Why I Write
I grew up very poor. My house didn’t have cable TV. The only form of entertainment my parents could afford was the public library near my house, and so during the summers and on weekends, I devoured every single book in that library until they had to pull books from other libraries around the town to satisfy my hunger for words. I was a problem child in school back then. I got in trouble every week. My mother was constantly getting called out of work and into my principal’s office. It wasn’t that I wanted to be bad, but I was bored. I had very few friends, and the only similarity I shared with the few that I did have were that no one else wanted to be their friend either. In a way, words saved me. At a time when no one wanted to be my friend, words taught me that the best friend I could have was myself.
A lot of writers disagree about whether you can write something into existence, but I started writing as a way to bring a world of my imagination in and out of existence. For example, in the 7th grade, I built a world where I was a queen of a magical domain and sole protector of this domain against the threats of evil. The characters I created in that domain became my first and only true friends. When I had my first crush, I wrote poems about her, praying that this energy I was expending could manifest reciprocated feelings. Even now, because I’m young and falling in and out of love, I am always weaving it all into a metaphor, as if metaphors could be the bridge between the reality and what I want it to be.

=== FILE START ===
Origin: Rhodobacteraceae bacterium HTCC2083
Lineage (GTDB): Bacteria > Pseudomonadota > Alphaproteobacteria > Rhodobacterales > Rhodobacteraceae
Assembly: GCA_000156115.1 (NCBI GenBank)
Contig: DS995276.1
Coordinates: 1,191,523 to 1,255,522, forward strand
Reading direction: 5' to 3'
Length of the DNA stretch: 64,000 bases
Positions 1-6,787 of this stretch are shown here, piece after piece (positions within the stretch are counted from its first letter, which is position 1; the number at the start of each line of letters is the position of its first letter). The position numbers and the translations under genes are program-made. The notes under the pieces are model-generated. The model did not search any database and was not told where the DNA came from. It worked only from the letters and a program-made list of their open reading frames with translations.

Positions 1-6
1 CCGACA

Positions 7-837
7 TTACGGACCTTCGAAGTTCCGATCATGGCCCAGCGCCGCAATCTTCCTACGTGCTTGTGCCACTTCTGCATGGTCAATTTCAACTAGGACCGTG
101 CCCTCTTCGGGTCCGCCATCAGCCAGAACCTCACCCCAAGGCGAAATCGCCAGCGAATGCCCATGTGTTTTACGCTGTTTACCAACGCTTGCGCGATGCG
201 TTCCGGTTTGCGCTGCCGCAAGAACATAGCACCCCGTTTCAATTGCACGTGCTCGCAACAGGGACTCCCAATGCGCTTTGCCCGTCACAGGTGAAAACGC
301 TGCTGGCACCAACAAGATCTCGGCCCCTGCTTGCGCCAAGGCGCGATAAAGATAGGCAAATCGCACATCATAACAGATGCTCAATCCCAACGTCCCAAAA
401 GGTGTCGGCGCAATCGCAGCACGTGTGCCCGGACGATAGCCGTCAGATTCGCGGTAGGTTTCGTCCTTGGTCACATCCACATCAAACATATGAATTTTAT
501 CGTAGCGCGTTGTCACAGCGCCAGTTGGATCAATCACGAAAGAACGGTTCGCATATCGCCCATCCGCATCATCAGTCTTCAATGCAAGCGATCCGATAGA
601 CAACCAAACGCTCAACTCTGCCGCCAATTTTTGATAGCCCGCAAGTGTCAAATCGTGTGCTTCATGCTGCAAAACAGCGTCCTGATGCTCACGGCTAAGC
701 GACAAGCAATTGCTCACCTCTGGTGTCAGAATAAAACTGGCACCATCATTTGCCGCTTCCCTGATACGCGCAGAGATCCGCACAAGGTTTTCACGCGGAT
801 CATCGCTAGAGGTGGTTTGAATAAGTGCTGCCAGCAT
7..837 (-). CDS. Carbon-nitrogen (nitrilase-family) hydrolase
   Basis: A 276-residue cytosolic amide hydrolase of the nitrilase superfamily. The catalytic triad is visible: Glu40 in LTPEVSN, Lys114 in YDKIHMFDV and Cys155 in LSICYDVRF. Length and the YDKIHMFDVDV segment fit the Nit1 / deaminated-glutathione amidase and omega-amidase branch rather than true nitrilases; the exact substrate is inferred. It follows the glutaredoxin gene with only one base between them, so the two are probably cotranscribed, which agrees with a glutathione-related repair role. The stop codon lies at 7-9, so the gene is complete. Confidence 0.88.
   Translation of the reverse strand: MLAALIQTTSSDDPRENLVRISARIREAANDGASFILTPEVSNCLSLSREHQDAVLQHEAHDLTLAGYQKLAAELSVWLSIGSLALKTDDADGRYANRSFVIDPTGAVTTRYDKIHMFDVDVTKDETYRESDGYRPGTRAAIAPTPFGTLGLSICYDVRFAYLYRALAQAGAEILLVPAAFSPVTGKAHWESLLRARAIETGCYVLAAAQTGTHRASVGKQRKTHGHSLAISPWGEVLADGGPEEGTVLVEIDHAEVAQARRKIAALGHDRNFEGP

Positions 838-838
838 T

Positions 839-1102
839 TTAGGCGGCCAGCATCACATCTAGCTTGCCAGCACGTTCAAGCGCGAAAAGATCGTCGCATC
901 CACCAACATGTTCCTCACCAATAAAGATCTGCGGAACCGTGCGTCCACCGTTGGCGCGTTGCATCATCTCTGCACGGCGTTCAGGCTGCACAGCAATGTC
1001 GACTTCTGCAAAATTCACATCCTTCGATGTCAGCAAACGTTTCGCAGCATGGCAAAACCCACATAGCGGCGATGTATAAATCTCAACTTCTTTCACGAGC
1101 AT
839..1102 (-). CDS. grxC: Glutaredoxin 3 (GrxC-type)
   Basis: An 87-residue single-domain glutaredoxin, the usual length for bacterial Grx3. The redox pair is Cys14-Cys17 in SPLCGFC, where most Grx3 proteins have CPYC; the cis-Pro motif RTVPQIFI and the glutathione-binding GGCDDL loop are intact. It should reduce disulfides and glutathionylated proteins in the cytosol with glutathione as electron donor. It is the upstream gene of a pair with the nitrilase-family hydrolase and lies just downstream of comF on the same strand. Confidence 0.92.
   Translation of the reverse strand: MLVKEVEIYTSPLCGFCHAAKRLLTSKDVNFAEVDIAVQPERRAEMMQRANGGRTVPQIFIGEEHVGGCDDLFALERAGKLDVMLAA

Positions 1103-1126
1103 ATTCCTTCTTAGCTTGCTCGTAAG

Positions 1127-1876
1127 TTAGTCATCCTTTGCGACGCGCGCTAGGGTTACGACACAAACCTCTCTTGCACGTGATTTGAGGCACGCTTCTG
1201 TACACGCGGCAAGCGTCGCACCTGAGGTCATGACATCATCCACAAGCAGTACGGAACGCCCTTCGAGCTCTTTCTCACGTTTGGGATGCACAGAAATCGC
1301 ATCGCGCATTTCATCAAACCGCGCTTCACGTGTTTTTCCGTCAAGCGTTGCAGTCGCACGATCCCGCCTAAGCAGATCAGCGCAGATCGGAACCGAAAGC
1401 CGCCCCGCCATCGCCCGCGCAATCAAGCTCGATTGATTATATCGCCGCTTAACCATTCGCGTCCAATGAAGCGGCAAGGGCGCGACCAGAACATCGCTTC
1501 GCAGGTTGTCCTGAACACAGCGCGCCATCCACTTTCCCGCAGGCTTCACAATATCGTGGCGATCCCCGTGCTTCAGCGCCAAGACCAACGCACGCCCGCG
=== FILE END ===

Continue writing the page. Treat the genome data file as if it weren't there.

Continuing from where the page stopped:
All this is a super fancy way of saying that I had a sad childhood, and like many artists, I took my sadness and put it to the page, like emptying it out of me to make room for even more sadness. Even now, I write best when I’m sad. Writing is the only therapist my health insurance will pay for. But in recent years, I’ve begun to think about my work back then as much more than me being sad or working through trauma. Unknowingly, I am committing the most revolutionary act. In a world that had no spaces for me no matter where I turn, I am writing into existence a space for myself.
Viet-Thanh Nguyen once said to me that we need to keep telling our stories. I need to keep telling my story as a female, Vietnamese diaspora writer. Right now, there’s no story like mine. And while I appreciate the efforts of Viet-Thanh Nguyen, Ocean Vuong, Hieu Minh Nguyen, Paul Tran, etc., I want them to know that they have it easy. As men, our culture is in their favor. I’m convinced our ancestors love them more.
I’ll admit that some days I want to quit writing. Doing all the work to carve yourself a space is exhausting. I am still depressed. None of the issues I write about have resolved themselves, and the road ahead is long and arduous. And sometimes I blame writing for the relationship I don’t have with my parents. I say writing is the half of me no one will ever understand. Whoever says writing is a an act of community has never been a Viet diaspora writer because being a Viet diaspora writer is a commitment to always being alone.
But one year ago, my cousin’s daughter was born. And just like my parents, her parents don’t understand, and they will never understand how to exist in a space that doesn’t want them to. And when I went through this, I was alone. I am lucky I kept hoping that it would get better because there were so many days I didn’t feel like it would. There are so many in my community who die because it doesn’t. I write because I have to write. I write because I can’t stop. When my cousin’s daughter reaches my age, I want her to find a home in the space I’ve been carving for her. I want her to know I was there.